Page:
administering a substance by injection or inhalation, and this controlled act is
authorized to respiratory therapists (Respiratory Therapy Act, 1991). The CRTO's
professional practice guideline (PPG) entitled Interpretation of Authorized Acts describes
this particular controlled act and provides additional information and guidance.
Q.5: Advanced Prescribed Procedures below the Dermis and certification programs
– What does it all mean?
A 5: We recognize that there is some confusion about this particular controlled act that
respiratory therapists are authorized to perform. In 1999, an Ontario Regulation made
under the Respiratory Therapy Act (Prescribed Procedures), was passed into law. Under
the Regulation, procedures defined as “Prescribed Procedures Below the Dermis”, are
categorized as: Basic; Added and Advanced. In addition, the Regulation outlines the
requirements that must be met for any respiratory therapist wishing to perform the
following three procedures:
1. Insertion of a cannula (e.g. arterial lines, peripheral IVs, and umbilical vessels),
2. Chest needle insertion, aspiration, reposition and removal, and
3. Chest tube insertion, aspiration, reposition and removal.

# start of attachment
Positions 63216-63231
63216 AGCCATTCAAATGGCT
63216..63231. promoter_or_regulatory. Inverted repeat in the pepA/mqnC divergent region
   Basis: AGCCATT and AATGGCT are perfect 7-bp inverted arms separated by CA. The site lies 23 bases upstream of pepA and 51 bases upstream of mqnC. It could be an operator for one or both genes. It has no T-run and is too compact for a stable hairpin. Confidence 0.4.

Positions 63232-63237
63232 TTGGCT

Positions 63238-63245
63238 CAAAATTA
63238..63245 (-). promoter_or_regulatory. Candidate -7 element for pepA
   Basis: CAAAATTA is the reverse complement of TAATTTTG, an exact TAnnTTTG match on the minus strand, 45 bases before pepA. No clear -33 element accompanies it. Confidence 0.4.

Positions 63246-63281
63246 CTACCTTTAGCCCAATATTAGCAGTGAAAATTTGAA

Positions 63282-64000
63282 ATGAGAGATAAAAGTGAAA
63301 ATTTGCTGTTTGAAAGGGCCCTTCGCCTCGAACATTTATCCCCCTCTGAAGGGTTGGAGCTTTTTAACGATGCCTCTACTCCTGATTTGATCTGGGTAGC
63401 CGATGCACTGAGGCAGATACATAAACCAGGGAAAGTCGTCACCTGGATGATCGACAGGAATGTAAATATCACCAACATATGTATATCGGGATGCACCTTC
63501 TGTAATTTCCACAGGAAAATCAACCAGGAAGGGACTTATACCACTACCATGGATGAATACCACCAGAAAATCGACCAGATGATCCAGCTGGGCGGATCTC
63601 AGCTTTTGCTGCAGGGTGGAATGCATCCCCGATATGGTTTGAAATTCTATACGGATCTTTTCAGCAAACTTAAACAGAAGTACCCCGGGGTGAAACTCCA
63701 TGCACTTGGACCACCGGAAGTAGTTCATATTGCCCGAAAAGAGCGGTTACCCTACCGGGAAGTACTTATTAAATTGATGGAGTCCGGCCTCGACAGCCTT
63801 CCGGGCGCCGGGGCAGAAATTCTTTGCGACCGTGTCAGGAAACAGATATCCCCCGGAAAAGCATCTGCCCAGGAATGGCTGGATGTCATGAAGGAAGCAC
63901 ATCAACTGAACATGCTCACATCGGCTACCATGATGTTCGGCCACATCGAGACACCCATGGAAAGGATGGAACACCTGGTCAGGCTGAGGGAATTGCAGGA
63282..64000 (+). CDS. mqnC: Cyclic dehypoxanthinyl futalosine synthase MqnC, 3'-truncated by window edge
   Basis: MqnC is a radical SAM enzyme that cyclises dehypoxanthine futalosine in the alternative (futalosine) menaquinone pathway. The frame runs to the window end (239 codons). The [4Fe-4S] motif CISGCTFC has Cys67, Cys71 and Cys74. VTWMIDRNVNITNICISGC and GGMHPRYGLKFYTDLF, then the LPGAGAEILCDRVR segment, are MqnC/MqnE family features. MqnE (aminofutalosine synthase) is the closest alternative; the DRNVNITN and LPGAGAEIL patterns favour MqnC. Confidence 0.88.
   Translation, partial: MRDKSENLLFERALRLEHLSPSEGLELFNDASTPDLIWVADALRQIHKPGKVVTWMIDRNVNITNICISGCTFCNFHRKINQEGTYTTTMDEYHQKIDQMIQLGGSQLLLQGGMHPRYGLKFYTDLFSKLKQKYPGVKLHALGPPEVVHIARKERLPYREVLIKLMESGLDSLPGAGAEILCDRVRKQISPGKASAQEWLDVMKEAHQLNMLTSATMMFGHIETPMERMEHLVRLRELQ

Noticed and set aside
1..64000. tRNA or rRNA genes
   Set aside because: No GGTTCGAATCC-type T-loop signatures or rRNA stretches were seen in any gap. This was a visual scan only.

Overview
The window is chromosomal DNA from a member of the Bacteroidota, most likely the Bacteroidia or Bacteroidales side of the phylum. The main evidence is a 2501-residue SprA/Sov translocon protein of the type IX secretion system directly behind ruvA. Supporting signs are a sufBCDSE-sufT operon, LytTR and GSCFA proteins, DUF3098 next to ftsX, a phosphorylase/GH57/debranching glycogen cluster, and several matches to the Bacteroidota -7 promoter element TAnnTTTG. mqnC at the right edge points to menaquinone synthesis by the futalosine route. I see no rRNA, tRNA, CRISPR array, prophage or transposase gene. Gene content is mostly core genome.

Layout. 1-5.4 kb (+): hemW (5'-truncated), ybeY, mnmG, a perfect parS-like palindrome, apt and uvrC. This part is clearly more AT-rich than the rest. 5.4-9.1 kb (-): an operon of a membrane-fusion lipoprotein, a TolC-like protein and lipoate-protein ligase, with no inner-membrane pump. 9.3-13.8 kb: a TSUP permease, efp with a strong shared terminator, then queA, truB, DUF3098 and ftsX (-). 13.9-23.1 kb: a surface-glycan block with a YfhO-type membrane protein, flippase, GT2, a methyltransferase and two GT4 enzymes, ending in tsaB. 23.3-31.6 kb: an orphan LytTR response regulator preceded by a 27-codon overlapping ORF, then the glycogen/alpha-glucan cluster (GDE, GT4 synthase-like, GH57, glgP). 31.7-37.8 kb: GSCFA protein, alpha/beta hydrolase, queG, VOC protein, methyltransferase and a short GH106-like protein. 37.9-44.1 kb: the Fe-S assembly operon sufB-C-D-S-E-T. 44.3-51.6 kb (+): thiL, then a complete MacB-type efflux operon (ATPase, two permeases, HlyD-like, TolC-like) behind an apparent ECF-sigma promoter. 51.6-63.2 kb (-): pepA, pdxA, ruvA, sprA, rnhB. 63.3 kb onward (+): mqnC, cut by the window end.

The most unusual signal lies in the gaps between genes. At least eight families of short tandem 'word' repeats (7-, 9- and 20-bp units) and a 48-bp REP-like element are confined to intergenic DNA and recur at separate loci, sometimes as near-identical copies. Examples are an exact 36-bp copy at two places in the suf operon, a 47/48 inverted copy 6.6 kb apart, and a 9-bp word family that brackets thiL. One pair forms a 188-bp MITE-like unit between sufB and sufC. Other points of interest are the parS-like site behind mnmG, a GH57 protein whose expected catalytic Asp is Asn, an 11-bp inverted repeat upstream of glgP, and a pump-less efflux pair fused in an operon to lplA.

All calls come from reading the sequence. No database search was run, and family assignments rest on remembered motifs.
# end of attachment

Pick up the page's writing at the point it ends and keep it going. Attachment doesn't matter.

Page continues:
The Regulation stipulates that in order for a respiratory therapist to perform any of these
three advanced procedures, a member must successfully complete a certification process
that has been approved by the Registration Committee of the College. In addition, the
regulation stipulates that the member must recertify at least every 2 years.
We have heard from some members that they were under the impression that if they were
performing any of the above three procedures prior to the Regulation coming into effect,
they were not required to submit a certification program/process to the College for
approval. This is incorrect – there is no “grand fathering” clause built into the
Regulation. This means that all members who were performing the procedure prior to
1999, will still need to successfully complete a College-approved certification program.
Where do you go from here if you are currently performing any of these procedures
or if you want to start doing them?
The College has a list of facilities who are willing to share their College-approved
certification programs- you do not need to reinvent the wheel…so to speak. We will also
be posting certification “templates” for radial arterial lines and peripheral IV lines on our
website in the coming months, which should facilitate all members complying with this
How important is it to get your certification approved?
Failure to comply with the required elements of the Regulation is considered grounds for
professional misconduct, therefore, we strongly encourage you to contact the College as
soon as possible to discuss the process of getting a certification program approved.
For General FAQ’s, please click here.